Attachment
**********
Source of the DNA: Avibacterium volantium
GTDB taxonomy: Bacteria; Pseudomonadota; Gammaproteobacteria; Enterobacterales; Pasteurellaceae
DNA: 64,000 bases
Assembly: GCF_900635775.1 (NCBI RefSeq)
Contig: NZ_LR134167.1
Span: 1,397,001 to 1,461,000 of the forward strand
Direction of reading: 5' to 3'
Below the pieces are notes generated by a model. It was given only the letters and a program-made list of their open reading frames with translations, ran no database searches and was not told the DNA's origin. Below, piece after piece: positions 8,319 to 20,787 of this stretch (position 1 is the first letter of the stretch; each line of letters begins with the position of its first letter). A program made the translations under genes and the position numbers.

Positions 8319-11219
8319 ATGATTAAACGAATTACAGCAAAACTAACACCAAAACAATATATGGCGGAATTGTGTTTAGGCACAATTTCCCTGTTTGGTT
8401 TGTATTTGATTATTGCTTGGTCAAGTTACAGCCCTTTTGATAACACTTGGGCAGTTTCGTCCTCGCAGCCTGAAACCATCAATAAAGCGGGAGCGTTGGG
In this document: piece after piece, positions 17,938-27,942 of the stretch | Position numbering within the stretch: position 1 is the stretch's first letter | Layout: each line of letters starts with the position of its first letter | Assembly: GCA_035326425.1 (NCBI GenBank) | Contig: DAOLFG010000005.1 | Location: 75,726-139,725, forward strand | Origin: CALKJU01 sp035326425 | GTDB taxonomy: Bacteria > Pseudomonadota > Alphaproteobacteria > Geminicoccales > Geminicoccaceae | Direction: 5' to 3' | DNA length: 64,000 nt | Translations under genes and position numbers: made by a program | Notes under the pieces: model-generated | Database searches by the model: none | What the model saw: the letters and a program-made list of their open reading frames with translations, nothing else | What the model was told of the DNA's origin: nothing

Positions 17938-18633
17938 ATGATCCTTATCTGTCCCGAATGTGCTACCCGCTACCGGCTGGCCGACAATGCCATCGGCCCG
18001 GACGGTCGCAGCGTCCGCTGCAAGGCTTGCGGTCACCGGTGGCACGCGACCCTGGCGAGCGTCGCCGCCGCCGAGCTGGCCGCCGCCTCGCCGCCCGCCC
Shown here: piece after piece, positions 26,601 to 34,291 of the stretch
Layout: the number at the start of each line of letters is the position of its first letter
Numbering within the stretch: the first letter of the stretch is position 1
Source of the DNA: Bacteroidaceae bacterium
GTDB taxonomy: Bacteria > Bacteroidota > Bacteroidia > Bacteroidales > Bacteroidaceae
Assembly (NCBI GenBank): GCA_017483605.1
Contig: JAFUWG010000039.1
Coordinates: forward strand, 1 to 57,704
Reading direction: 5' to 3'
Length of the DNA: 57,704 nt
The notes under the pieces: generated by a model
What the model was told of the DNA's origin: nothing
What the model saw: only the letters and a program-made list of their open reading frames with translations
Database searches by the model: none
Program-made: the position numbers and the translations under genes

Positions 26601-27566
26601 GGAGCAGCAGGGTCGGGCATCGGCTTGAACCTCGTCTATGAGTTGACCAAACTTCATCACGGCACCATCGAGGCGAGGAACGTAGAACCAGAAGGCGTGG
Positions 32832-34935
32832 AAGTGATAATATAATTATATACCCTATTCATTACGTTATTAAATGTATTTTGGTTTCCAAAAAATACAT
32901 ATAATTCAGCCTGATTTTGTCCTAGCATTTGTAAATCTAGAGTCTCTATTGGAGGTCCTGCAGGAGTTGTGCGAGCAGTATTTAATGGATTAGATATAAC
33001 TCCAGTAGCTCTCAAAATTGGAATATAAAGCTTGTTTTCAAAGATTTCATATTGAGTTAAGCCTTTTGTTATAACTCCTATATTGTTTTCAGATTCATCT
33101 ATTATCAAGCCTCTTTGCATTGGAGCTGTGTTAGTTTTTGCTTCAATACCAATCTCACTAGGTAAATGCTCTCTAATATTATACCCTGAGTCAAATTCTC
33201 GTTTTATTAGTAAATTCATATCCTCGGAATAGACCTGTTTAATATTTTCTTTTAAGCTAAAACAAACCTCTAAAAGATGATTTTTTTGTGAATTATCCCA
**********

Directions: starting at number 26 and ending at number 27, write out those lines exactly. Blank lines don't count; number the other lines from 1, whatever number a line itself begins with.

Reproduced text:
The notes under the pieces: generated by a model
What the model was told of the DNA's origin: nothing